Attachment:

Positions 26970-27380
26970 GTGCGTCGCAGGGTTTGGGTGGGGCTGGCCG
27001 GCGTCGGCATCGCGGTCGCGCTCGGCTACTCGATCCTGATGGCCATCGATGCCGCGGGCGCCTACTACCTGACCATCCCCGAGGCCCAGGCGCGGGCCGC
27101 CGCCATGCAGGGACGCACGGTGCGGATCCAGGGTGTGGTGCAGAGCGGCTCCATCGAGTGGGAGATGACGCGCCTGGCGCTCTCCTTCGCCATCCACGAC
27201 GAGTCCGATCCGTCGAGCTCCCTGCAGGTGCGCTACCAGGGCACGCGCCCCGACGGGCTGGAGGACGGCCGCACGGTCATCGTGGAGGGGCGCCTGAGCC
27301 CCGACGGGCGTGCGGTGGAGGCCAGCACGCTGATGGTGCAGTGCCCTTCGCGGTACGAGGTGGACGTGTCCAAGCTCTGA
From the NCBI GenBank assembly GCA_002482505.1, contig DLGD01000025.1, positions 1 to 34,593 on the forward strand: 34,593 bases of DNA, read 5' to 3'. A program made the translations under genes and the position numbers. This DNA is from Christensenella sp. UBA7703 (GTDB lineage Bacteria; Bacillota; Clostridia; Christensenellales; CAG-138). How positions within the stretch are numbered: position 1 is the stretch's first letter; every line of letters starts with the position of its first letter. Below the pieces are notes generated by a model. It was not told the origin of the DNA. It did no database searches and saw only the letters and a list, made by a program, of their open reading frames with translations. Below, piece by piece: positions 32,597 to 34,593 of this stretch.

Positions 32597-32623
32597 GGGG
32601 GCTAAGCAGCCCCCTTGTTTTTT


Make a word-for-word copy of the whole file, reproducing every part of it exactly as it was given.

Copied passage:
Positions 26970-27380
26970 GTGCGTCGCAGGGTTTGGGTGGGGCTGGCCG
27001 GCGTCGGCATCGCGGTCGCGCTCGGCTACTCGATCCTGATGGCCATCGATGCCGCGGGCGCCTACTACCTGACCATCCCCGAGGCCCAGGCGCGGGCCGC
27101 CGCCATGCAGGGACGCACGGTGCGGATCCAGGGTGTGGTGCAGAGCGGCTCCATCGAGTGGGAGATGACGCGCCTGGCGCTCTCCTTCGCCATCCACGAC
27201 GAGTCCGATCCGTCGAGCTCCCTGCAGGTGCGCTACCAGGGCACGCGCCCCGACGGGCTGGAGGACGGCCGCACGGTCATCGTGGAGGGGCGCCTGAGCC
27301 CCGACGGGCGTGCGGTGGAGGCCAGCACGCTGATGGTGCAGTGCCCTTCGCGGTACGAGGTGGACGTGTCCAAGCTCTGA
From the NCBI GenBank assembly GCA_002482505.1, contig DLGD01000025.1, positions 1 to 34,593 on the forward strand: 34,593 bases of DNA, read 5' to 3'. A program made the translations under genes and the position numbers. This DNA is from Christensenella sp. UBA7703 (GTDB lineage Bacteria; Bacillota; Clostridia; Christensenellales; CAG-138). How positions within the stretch are numbered: position 1 is the stretch's first letter; every line of letters starts with the position of its first letter. Below the pieces are notes generated by a model. It was not told the origin of the DNA. It did no database searches and saw only the letters and a list, made by a program, of their open reading frames with translations. Below, piece by piece: positions 32,597 to 34,593 of this stretch.

Positions 32597-32623
32597 GGGG
32601 GCTAAGCAGCCCCCTTGTTTTTT